As one who is constantly working toward a peaceful spirit, I felt pretty unpeaceful when I wrote this -- I was steaming a bit, and my first few versions were fairly vitriolic.  Edit, edit, edit, and this is what I sent in:

March 14, 2014

Letter to the Editor, Seymour Tribune:

On his facebook page on Thursday, March 13, Representative Jim Lucas claimed victory with the passage of Senate Bill 229, concerning firearms matters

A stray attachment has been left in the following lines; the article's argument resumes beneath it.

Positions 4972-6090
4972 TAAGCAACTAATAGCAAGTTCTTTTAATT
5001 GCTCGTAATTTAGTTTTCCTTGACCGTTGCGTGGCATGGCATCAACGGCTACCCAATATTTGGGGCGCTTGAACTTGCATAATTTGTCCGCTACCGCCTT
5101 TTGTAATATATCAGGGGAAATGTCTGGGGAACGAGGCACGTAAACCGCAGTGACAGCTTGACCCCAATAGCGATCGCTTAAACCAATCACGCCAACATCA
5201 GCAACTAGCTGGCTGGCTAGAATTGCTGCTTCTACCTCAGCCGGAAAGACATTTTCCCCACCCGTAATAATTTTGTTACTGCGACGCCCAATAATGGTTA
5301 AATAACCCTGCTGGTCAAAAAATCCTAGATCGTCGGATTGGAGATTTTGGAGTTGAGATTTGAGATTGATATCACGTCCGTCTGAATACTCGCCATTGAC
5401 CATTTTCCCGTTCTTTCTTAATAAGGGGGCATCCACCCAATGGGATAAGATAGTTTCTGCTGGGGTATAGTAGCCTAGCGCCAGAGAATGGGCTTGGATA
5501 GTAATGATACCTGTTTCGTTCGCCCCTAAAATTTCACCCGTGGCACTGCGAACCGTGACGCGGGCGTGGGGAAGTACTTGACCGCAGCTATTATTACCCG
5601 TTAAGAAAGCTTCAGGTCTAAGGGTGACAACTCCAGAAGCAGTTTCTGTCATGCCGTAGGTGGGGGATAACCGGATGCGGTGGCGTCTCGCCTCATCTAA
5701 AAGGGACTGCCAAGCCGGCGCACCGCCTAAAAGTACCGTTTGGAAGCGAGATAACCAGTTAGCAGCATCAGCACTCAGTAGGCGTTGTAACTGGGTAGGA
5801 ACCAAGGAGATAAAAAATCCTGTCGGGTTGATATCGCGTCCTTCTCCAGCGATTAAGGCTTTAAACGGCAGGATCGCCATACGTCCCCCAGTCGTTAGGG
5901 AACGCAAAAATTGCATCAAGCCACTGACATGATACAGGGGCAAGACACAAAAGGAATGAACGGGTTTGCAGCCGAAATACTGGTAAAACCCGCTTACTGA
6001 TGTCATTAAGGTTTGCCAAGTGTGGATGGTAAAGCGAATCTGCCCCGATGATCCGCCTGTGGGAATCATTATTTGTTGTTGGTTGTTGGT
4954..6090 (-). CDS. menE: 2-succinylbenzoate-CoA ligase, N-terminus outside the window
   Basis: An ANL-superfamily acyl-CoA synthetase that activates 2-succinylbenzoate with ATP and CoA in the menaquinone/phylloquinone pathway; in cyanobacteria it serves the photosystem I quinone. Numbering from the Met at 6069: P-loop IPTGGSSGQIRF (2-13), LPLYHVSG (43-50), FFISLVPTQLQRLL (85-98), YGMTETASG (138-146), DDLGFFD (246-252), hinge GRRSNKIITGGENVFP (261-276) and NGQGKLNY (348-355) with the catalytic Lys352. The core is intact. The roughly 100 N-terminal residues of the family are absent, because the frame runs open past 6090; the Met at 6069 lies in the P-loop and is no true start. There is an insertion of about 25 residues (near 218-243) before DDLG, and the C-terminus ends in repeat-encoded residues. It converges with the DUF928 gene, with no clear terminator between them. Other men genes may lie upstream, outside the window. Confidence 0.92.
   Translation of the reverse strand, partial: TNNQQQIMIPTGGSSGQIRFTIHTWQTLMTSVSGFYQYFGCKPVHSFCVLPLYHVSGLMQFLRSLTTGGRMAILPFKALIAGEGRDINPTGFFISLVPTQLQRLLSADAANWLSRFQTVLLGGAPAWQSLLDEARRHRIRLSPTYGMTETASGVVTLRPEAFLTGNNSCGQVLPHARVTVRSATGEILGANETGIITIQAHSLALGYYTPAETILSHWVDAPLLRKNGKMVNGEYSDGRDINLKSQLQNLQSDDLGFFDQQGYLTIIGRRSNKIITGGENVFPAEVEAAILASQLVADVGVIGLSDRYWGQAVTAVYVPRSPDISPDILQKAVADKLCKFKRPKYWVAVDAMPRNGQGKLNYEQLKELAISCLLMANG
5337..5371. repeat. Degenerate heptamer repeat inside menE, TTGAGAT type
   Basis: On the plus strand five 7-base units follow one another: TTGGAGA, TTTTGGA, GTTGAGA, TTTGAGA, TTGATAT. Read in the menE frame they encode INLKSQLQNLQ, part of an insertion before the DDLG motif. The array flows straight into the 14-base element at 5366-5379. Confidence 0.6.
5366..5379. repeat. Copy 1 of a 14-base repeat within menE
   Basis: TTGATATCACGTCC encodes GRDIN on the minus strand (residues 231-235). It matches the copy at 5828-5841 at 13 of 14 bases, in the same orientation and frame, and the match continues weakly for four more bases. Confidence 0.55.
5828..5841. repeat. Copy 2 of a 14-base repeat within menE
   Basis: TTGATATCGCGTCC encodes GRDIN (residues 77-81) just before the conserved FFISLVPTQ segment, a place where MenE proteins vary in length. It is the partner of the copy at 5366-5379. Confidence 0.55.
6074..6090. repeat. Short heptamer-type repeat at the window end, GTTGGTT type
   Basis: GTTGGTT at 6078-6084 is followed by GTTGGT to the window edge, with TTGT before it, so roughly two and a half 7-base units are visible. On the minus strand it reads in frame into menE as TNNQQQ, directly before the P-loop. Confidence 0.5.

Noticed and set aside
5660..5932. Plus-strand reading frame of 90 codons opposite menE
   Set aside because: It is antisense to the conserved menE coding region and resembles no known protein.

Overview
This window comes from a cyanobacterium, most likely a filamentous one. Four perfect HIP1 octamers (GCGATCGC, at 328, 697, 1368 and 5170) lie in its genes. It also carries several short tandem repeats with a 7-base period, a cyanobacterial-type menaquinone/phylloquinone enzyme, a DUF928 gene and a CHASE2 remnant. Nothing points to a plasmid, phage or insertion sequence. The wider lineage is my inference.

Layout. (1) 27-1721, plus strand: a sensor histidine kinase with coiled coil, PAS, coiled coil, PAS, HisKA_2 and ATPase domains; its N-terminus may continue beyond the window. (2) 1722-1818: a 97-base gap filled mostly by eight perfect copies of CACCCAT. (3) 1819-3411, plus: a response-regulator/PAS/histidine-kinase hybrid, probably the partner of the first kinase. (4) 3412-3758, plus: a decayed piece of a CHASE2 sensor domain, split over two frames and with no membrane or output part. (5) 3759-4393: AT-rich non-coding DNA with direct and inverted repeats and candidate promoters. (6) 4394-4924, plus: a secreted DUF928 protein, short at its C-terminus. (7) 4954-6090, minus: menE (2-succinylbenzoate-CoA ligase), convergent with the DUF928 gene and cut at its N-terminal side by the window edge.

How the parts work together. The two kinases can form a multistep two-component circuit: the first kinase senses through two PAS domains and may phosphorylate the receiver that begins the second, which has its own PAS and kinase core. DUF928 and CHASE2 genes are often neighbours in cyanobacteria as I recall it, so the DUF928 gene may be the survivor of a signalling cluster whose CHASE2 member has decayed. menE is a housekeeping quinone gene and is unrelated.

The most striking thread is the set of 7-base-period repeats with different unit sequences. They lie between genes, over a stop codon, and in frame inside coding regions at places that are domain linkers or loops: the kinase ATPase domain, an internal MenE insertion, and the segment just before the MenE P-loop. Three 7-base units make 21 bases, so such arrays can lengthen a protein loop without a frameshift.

As passed on Thursday, SB229 allows for the following: prohibition of taxpayer-funded gun buyback programs in Indiana; the sale of guns owned by convicted individuals (in cases of non-felony convictions) by police authorities, with the profits from the sale (minus sale expenses) returned to the individual; legal possession of guns at school function off of school property, including field trips, proms and graduation ceremonies (if guns are allowed at those venues); legal possession of guns in their cars by individuals in public school parking lots, provided those cars are locked and the guns are not in plain sight; and, prohibition of individual school district discretion regarding whether or not employees may have guns in their cars in school parking lots – they can.